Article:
Unintended consequences

…the financial benefit to Paulson of accepting the call of duty is surely greater than that enjoyed by any other public servant in U.S. history.  Goldman Sachs has long had a policy that all deferred compensation becomes payable promptly to any partner who accepts a senior position in the federal government.  Congress passed a law a quarter-century ago that people taking senior appointed federal position who convert their investments into either an index fund or a blidn trust can do so upon assuming office with zero taxable capital gain until such investments are later sold.  If Paulson took advantage of these provisions, they enabled him to sell his shares in Goldman Sachs without raising any public questions without tax and to diversity his large personal invetments in a single stroke.  For just over two years’ service, the saings in Paulson’s personal income taxes could have been as large as $200 million.  Paulson had no interest in diversifying his investments and had never sold a share of Goldman Sachs stock.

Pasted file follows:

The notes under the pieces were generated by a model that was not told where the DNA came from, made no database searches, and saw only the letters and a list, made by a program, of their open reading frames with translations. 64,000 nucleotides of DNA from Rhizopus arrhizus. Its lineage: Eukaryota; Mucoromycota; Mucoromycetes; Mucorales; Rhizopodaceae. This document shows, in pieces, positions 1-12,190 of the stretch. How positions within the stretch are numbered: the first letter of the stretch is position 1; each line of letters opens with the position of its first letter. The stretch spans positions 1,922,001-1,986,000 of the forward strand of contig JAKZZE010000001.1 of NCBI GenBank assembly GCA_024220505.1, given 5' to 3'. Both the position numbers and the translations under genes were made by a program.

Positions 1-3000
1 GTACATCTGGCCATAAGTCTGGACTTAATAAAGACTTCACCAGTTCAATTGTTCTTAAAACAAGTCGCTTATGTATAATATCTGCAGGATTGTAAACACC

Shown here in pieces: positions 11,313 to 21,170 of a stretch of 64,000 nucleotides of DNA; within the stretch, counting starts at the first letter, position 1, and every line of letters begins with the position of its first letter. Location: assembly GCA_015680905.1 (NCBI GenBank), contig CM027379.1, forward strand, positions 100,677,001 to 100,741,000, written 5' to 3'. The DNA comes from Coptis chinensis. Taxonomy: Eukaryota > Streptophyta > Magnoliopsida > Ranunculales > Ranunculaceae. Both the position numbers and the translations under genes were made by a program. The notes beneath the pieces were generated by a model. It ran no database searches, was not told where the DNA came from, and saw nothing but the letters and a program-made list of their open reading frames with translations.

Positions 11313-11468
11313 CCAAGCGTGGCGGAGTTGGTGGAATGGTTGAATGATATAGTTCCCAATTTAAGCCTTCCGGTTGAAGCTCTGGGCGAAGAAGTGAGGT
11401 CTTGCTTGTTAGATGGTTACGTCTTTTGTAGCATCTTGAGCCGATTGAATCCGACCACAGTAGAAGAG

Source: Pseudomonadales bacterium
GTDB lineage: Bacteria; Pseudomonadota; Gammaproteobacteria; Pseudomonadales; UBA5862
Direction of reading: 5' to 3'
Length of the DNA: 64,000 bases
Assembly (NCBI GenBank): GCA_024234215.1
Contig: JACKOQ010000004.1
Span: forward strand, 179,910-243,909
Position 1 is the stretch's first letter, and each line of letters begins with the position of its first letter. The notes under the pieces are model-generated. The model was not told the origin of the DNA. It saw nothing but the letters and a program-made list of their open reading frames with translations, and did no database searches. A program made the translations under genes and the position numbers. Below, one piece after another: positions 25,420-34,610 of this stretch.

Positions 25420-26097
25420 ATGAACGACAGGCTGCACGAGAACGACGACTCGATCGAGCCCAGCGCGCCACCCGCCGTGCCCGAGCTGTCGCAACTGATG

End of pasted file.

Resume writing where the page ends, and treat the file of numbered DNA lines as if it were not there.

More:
I wonder what the total benefits for Paulson have turned out to be.  Indeed, it is rare that taking a job in government is such a good business decision (please note: I am not suggesting any conspiracy or evil intentions here).

That passage is from Charles Ellis’s The Partnership: The Making of Goldman Sachs.  This book gets better and better, as you keep on reading it.  Definitely recommended.


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